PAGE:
Monsopiad Cultural Village is a wonderful place to learn more about the intriguing lives of the notorious head-hunting traditions from the island of Borneo. Although the practice of chopping one’s enemies’ heads off is no longer practised, it’s fascinating to think that this was the norm in the not-so-distant past.
Located in the Malaysian state of Sabah, close to the state capital of Kota Kinabalu, you can also take a closer look into the culture and traditions from yesteryear, and pay your respects to a once fearsome warrior and the unfortunate souls who were relieved of their heads!
Uncover the legend of Monsopiad …
Local legends tell the story of a man and a woman who were expecting a baby. A sacred bird lived on top of their house, its eggs hatching at the same time as the lady gave birth to her son, Monsopiad. The baby and the hatchlings were taken care of together by Monsopiad’s father, who believed that his son was destined for great things.
Monsopiad’s grandfather was the head of the village of Kuai, but, unfortunately, the village had few warriors and so came under attack often. When Monsopiad became older, he grew into a mighty warrior. He promised to avenge the villagers for the dastardly deeds they had suffered in the past, saying that he would bring back the heads of those who had done wrong to the village and keep them as trophies! Monsopiad was a hero!
Having rid the village of its enemies, his thirst for blood and battle grew. Indeed, it grew so much that the villagers, now afraid of him, plotted to kill him. After his murder, the villagers, still thankful for all that Monsopiad had done for their village in spite of their fear, renamed the village in his honour and installed a monument to celebrate his achievements.
… And see the gruesome skulls that he collected!
During his powerful years as a fearless fighter, Monsopiad collected a total of 42 skulls. These skulls still hang from the rafters in one of the village’s buildings, the House of Skulls. Straw has been placed between the craniums, presumably to prevent them from smashing against each other and breaking, but you can wander below the hanging human heads and clearly make out the hollow eye sockets, the vacant nasal cavities, and the gaping mouths. The grisly and lifeless heads are a powerful reminder of traditions from times gone by.
You can also see the monument erected in Monsopiad’s honour.
See how traditional rice wine is made
The Monsopiad Cultural Village is operated by descendants of Monsopiad, members of the Kadazandusun ethnic group. The village seeks to preserve tribal culture, and teach visitors about their ways of life from the past and the present.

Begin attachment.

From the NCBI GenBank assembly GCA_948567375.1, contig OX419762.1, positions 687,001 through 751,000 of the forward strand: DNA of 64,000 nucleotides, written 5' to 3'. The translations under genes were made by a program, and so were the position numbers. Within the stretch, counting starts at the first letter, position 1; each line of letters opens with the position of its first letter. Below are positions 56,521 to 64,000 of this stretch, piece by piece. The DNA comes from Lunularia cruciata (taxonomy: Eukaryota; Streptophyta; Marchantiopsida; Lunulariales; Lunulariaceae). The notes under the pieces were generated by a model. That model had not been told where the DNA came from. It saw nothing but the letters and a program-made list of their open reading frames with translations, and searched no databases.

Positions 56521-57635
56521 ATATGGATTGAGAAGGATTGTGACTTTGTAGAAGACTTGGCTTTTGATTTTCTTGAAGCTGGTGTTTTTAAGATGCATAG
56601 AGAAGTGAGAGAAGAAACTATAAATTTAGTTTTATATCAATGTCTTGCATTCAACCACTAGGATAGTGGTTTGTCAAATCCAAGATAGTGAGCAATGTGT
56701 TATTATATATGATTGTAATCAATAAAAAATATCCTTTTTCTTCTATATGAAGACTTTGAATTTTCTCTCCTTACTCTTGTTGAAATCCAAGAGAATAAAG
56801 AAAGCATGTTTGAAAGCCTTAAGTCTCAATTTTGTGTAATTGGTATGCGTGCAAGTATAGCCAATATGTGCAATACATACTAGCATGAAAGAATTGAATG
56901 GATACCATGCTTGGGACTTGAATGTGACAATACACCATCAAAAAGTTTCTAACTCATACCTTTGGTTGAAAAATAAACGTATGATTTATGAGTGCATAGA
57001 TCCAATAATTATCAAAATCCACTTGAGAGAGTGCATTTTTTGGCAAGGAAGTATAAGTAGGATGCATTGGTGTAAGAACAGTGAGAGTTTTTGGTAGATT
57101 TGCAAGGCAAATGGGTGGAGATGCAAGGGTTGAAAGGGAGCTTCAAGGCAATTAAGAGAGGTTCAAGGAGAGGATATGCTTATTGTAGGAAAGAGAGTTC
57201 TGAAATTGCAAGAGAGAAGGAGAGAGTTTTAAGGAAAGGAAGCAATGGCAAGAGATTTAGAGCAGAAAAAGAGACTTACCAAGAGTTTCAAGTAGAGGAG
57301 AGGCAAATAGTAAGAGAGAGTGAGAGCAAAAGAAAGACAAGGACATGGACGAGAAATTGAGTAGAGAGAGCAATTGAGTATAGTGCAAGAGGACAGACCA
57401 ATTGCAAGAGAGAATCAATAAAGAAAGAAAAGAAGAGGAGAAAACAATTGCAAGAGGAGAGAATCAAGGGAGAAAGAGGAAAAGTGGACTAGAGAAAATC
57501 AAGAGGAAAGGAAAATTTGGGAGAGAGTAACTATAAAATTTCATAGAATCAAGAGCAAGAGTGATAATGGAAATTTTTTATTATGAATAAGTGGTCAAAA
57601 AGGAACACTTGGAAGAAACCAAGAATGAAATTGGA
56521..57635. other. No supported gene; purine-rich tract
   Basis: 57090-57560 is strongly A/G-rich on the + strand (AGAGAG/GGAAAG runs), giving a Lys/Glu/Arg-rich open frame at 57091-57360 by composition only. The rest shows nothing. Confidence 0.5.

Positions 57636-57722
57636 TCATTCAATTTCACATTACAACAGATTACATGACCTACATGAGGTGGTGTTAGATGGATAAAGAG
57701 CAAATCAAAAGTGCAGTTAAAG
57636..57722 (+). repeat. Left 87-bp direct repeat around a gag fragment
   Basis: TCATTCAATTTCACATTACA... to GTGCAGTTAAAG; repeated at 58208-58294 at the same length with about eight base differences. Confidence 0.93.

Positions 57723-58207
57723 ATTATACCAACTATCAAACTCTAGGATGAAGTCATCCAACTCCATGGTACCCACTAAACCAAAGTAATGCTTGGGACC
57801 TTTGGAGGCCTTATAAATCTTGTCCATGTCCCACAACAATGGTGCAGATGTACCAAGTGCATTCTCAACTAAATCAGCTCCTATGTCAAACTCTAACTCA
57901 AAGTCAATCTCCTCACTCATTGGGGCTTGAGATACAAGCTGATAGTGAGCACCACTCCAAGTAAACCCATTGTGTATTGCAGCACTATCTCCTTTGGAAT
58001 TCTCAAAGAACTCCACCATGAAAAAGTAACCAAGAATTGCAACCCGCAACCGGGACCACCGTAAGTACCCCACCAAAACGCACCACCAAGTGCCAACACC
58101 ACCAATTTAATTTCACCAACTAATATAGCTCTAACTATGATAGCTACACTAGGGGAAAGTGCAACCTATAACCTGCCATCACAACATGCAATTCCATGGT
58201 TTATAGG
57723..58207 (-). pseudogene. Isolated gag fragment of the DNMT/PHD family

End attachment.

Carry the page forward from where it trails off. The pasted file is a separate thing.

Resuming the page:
One way in which the villagers showcase their culture is by providing demonstrations as to how they make rice wine, with traditional methods that have changed little over many hundreds of years. Taking you step-by-step through the process, you will have the opportunity to taste the finished product – it’s rather potent!
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Take part in traditional activities and games
Have you ever wanted to have a go at firing a dart from a blow pipe? Pick up the long pipe, hold it in your outstretched arms, try and keep it level, and blow hard! There are targets for you to practice your aim.
Would you be able to use a slingshot (a hand-held catapult) to fight off your enemies and hunt for your dinner? Whilst you won’t be taking aim at any living creatures, you can test your prowess with the crude weapon.
Have a giggle as you try and balance on stilts, traditionally used to cross water, have fun playing games that have been enjoyed by the local villagers for many years, try and create melodic sounds with the diverse musical instruments, and learn more about leisure and life in the village.
Watch a captivating cultural performance
Locals from Monsopiad Cultural Village work hard to preserve their traditions of old. Part of their preservation efforts includes showing visitors their customary dress, dances, and warrior activities.
Unlike many other cultural centres, the performance area at Monsopiad Cultural Village is really small, with seating for about just 30 people. This offers a more intimate and inclusive experience.
A small group of men and women don their traditional clothing, whilst others play music on traditional instruments. They take to the stage to show ritualistic dances, inviting members of the audience to join in with some of the easier moves. One dance involves jumping over long poles of bamboo that are clacked together and banged on the floor. Have a go if you get the chance – it’s lots of fun!
You can also watch as a man in tribal warrior costume fires darts from a blowpipe with impressive precision, and demonstrates the chilling war cry.
Other activities and attractions at the Monsopiad Cultural Village
A living village, you can see the homes where villagers have lived for many generations. There are some pleasant walks, including across a long suspension bridge that is surrounded by nature. See how locals store rice to ensure that they have enough food for throughout the year, and be taken back to the times of animism, spirit-worship, and when the high priestess was held in great esteem.
There is an onsite gift shop, where you can buy hand-made crafts and local souvenirs.
Admission to Monsopiad Cultural Village costs 75 MYR (approximately 19.50 USD), including a tour of the village, activities, and a cultural show. Various other packages are available too, including lunch or dinner plus the cultural show (details are available on the website).
A great way to understand more about the tribal culture that prevailed on Borneo for so long, and heaps of fun as well, book your trip to Monsopiad Cultural Village in Sabah for a fantastic day out.
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